- The last drive Texas ran the ball with Johnathan Gray for eight yards and David Ash for eight yards to get to the Kansas thirty-two yard line. Texas still had 1:34 left on the clock with all three timeouts and the clock stopped from getting a first down, but instead of running the ball and getting the ball on the edge with your speed guys (about to get to that in a second), you choose to continue to throw the ball after being continuously unsuccessful at doing all day to that point.

    Where are the touches for the speed guys?

    D.J. Monroe didn't touch the ball until the 12:25 mark of the fourth quarter when he had an eleven yard rush on a second and seven play on Case McCoy's first drive. It was his only touch of the game

    Marquise Goodwin had to wait even later to touch the ball. His first touch came at 11:25 mark of the fourth quarter when he went for 41 yards to help spark Texas' comeback. His only other touch was his 11-yard touchdown run.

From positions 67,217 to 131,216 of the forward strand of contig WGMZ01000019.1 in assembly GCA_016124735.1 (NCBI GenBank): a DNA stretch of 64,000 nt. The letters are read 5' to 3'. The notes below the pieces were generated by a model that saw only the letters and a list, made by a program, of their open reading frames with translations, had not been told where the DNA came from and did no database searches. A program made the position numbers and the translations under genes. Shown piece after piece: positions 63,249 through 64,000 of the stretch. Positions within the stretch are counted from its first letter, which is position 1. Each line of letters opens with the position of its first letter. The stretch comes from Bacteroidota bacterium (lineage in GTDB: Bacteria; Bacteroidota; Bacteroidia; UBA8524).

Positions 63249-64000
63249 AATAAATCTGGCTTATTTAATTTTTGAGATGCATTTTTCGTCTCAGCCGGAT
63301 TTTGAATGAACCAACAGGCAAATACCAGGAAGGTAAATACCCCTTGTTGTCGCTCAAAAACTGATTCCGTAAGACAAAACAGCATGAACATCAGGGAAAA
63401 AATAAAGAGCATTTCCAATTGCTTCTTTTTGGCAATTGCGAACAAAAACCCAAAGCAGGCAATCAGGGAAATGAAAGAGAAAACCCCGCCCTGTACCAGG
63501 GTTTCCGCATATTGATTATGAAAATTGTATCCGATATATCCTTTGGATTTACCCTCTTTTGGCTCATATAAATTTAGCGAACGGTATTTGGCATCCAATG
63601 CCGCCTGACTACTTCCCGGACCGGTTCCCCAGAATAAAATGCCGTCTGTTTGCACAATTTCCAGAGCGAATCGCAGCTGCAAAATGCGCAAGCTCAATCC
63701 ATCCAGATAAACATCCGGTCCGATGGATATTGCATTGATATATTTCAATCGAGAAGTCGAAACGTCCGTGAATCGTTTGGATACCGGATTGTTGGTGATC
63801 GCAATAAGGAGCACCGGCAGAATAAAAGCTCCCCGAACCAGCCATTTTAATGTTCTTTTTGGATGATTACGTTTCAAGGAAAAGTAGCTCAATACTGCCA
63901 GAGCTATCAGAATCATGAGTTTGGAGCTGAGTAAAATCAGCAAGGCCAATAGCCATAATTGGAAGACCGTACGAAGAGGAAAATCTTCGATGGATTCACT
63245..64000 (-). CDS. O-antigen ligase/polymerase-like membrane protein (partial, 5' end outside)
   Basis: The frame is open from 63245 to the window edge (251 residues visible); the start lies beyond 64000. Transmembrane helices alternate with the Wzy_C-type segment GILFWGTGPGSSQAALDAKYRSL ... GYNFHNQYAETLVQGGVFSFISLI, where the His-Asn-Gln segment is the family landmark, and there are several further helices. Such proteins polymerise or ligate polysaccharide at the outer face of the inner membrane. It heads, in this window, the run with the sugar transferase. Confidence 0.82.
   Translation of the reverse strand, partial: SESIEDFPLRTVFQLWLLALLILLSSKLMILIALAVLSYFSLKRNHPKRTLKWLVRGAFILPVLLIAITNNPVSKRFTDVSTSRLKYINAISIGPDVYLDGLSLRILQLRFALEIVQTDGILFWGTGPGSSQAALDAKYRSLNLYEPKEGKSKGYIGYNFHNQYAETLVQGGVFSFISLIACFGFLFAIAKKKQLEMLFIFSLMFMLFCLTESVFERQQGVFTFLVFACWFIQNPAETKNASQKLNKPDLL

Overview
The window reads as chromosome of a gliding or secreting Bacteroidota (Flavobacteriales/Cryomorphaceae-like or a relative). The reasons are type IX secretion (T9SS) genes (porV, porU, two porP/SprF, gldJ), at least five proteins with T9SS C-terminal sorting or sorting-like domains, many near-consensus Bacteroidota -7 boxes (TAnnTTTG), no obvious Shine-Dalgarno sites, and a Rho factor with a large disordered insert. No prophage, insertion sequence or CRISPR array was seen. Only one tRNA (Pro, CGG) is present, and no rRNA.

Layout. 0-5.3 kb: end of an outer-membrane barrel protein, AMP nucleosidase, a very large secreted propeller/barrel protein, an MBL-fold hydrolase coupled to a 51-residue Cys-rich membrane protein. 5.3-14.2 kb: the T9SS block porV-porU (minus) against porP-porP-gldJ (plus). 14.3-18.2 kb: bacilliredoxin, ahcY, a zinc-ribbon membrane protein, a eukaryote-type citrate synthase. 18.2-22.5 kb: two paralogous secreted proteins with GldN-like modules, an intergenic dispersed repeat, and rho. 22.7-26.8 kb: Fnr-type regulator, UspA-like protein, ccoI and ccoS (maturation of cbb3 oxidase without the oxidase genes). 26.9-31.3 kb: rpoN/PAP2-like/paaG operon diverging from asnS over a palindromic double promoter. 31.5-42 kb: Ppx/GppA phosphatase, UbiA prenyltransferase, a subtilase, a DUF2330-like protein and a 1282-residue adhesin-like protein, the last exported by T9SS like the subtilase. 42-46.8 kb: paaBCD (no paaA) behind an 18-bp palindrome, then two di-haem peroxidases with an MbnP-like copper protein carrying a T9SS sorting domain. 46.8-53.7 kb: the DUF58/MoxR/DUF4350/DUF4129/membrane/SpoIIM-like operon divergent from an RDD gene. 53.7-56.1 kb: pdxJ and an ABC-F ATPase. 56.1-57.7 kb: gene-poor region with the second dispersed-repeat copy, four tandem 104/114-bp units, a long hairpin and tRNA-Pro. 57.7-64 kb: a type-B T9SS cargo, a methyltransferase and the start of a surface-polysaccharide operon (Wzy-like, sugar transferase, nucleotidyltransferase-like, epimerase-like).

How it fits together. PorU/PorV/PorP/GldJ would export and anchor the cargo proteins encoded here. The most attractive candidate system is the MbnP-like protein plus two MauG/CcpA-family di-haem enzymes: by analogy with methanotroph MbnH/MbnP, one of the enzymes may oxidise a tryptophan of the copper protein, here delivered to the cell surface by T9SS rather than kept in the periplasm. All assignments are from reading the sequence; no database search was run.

Daje Johnson had only two touches all game. He had a two yard run in the first quarter and a four yard reception in the second quarter.

    So with all of that said, after the first drive it looks like our offensive plan was to attack Kansas by throwing the ball and mixing in some runs with Joe Bergeron on first down.

    I can't believe Texas didn't try to get the ball into the hands of our most explosive offensive weapons. I would think that Texas' biggest advantage against Kansas would be our speed, especially with the trio of players that I mentioned.

    Here are the numbers from the last four drives of the first half....

    - 4/9, 39 yards, INT, seven yard sack
    - 4 rushes for 24 yards (Johnathan Gray had a eight yard rush and a seven-yard rush, David Ash had an eight-yard rush, Joe Bergeron had a one-yard rush)